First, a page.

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    Texas
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    Great story and result. The .450 is a great cartridge IMO; an accident free .458x2" American. And that is a nice Browning.

    Sent from my SAMSUNG-SM-G930A using Tapatalk

  3. #3
    Boolit Buddy c1skout's Avatar
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    Jan 2011
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    Hills of PA
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    372
    nice job on the deer. That's a good lookin rifle too.

  4. #4
    Boolit Master Drm50's Avatar
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    Jun 2016
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    SE Ohio
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    I have hunted with BLR in 308 and have owned a 243. I'm curious as to why you picked the 450. Is
    it because of the calibers legal in your state? I'm a Buckeye and we have limited choices of calibers
    for Deer now. The first waves of deer rifle buying was 45/70 Marlin 95s buy far. Now there is more
    interest in 450 and the 45cals that are adaptable to ARs.

  5. #5
    Boolit Mold
    Join Date
    Sep 2018
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    Manitee County, Florida
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    7
    Good shooting! Your buck is a dinner plate trophy for sure.

    TR

  6. #6
    Boolit Mold
    Join Date
    Feb 2018
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    12
    Quote Originally Posted by Drm50 View Post
    I have hunted with BLR in 308 and have owned a 243. I'm curious as to why you picked the 450. Is
    it because of the calibers legal in your state? I'm a Buckeye and we have limited choices of calibers
    for Deer now. The first waves of deer rifle buying was 45/70 Marlin 95s buy far. Now there is more
    interest in 450 and the 45cals that are adaptable to ARs.
    Just about any caliber bigger than .22 is legal in VA, I believe. I wanted a 45-70 lever action gun because it suited my hunting conditions: brushy woods at short distances (less than 100 yards), where I wanted higher chances of DRT shots. In my research, I found that I liked the Browning BLR better than any other lever gun, and Browning only makes the BLR in .450 Marlin. Since the .450 Marlin is basically the ballistic twin of the 45-70, that was what I chose.

  7. #7
    Boolit Master RKJ's Avatar
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    Jan 2009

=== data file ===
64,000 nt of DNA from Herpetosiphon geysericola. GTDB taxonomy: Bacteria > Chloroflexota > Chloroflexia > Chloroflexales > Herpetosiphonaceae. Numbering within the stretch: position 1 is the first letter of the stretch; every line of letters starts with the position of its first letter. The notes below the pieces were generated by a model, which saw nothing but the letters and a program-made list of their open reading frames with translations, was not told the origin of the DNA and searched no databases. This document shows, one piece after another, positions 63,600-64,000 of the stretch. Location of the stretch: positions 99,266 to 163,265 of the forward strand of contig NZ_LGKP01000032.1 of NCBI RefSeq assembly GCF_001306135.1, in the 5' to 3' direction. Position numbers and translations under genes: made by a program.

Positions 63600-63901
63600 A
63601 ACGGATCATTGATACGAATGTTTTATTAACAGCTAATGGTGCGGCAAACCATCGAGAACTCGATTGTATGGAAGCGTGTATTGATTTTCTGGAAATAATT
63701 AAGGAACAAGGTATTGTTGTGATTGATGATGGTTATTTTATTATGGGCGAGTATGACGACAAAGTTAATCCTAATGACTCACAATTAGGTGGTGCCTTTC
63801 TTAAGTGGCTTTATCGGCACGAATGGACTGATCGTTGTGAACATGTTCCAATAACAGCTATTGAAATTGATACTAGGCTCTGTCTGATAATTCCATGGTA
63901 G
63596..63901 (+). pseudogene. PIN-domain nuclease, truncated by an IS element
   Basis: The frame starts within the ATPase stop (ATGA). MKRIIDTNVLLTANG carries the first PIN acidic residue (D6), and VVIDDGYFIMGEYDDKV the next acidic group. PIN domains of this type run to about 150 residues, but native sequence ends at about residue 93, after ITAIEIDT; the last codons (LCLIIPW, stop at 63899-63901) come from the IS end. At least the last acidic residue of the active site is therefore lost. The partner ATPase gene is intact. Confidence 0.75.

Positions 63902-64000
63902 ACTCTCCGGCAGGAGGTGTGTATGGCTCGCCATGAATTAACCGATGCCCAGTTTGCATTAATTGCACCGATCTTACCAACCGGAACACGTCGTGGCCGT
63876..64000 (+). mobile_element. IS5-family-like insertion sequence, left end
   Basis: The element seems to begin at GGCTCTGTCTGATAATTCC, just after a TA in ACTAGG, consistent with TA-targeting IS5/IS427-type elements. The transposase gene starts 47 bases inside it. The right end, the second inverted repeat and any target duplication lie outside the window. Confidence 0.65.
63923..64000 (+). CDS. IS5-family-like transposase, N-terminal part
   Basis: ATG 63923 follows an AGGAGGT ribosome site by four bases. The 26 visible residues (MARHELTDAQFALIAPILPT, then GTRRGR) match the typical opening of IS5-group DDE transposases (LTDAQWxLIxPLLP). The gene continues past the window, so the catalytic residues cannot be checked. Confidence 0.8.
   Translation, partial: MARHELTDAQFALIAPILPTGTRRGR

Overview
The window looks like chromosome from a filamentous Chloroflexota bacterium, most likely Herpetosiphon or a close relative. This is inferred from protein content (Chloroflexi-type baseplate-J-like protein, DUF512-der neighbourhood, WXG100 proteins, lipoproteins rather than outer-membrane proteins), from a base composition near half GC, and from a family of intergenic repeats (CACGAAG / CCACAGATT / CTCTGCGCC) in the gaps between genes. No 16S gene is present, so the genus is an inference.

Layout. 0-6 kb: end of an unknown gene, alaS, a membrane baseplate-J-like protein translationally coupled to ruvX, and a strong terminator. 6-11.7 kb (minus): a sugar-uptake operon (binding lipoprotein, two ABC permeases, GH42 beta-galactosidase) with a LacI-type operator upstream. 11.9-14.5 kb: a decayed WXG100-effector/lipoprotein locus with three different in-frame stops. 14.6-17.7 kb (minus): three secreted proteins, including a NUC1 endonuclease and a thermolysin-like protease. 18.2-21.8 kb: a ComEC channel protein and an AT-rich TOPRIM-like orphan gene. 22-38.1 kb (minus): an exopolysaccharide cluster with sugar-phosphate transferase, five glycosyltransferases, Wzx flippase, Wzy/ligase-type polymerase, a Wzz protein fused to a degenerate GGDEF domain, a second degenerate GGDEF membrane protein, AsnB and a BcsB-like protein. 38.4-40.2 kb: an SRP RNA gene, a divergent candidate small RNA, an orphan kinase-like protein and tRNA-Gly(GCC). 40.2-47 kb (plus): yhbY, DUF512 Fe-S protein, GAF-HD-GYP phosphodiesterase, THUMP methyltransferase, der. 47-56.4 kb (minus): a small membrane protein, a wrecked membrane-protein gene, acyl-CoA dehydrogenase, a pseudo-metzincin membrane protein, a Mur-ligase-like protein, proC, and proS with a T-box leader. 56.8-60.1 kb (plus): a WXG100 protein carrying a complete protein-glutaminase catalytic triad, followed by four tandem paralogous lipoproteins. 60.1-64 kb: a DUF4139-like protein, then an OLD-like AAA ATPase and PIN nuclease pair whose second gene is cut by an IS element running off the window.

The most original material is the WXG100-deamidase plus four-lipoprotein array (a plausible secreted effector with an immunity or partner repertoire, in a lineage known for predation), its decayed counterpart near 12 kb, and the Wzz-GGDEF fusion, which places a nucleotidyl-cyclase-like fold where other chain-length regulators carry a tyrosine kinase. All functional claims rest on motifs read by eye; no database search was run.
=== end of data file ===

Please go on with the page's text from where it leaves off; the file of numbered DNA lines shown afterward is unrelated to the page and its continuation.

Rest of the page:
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    That'a a Good looking rifle.

  8. #8
    Boolit Master
    Join Date
    Sep 2012
    Location
    NE Wisconsin
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    1,044
    Nice work and a good write up. I have the model 94 Whinchester TD in 450 Marlin and back many years ago rechambered a Number 1 Ruger to 458 X 2 American. Dandy caliber and great performance. One could argue all day about 450 vs 45-70 but why? They are both great calibers and come in several shapes and sizes. At the end of the day it's a personal choice and you made a good one. Nice scope too that is my favorite any Trijicon ......is a favorite.

  9. #9
    Boolit Master Drm50's Avatar
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    I've got a Marlin 1895 45/70 that I've had for 40yrs. When Ohio came out with rifle season I owned
    28 deer class rifles from 243 to 35Rem for caliber. I didn't consider a 45/70 deer class cartridge but
    it was only rifle I owned that was legal. The 45/70, 450 Mar, 458 American and other similar cartridges are definitely deer killers and BLR is a slick rifle. Our law is 38cal minimum and cartridge has to be straight case. Our hunting is also in the thick stuff but occasionally you catch one in a hay
    field or right-away. Since I have traded up a 44mg & 375Win. I'm still not satisfied yet on best caliber
    between 45/70 & 375w for the occasional long range shot. For now I'm using Ruger #3/375w with a
    Spitzer bullet, which is as fast as 444 but more accurate. For the thick stuff where most shots are 100 yds or less they all will kill deer.

  10. #10
    Boolit Master
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    Jul 2008
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    Middle Tennessee
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    That rifle looks like a LOT of fun.

  11. #11
    Moderator



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    Jun 2013
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    5,185
    Great job all around. Nice rifle, nice rifle set up, nice custom work and some meat in the freezer!

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Abbreviations used in Reloading

BP Bronze Point IMR Improved Military Rifle PTD Pointed
BR Bench Rest M Magnum RN Round Nose
BT Boat Tail PL Power-Lokt SP Soft Point
C Compressed Charge PR Primer SPCL Soft Point "Core-Lokt"
HP Hollow Point PSPCL Pointed Soft Point "Core Lokt" C.O.L. Cartridge Overall Length
PSP Pointed Soft Point Spz Spitzer Point SBT Spitzer Boat Tail
LRN Lead Round Nose LWC Lead Wad Cutter LSWC Lead Semi Wad Cutter
GC Gas Check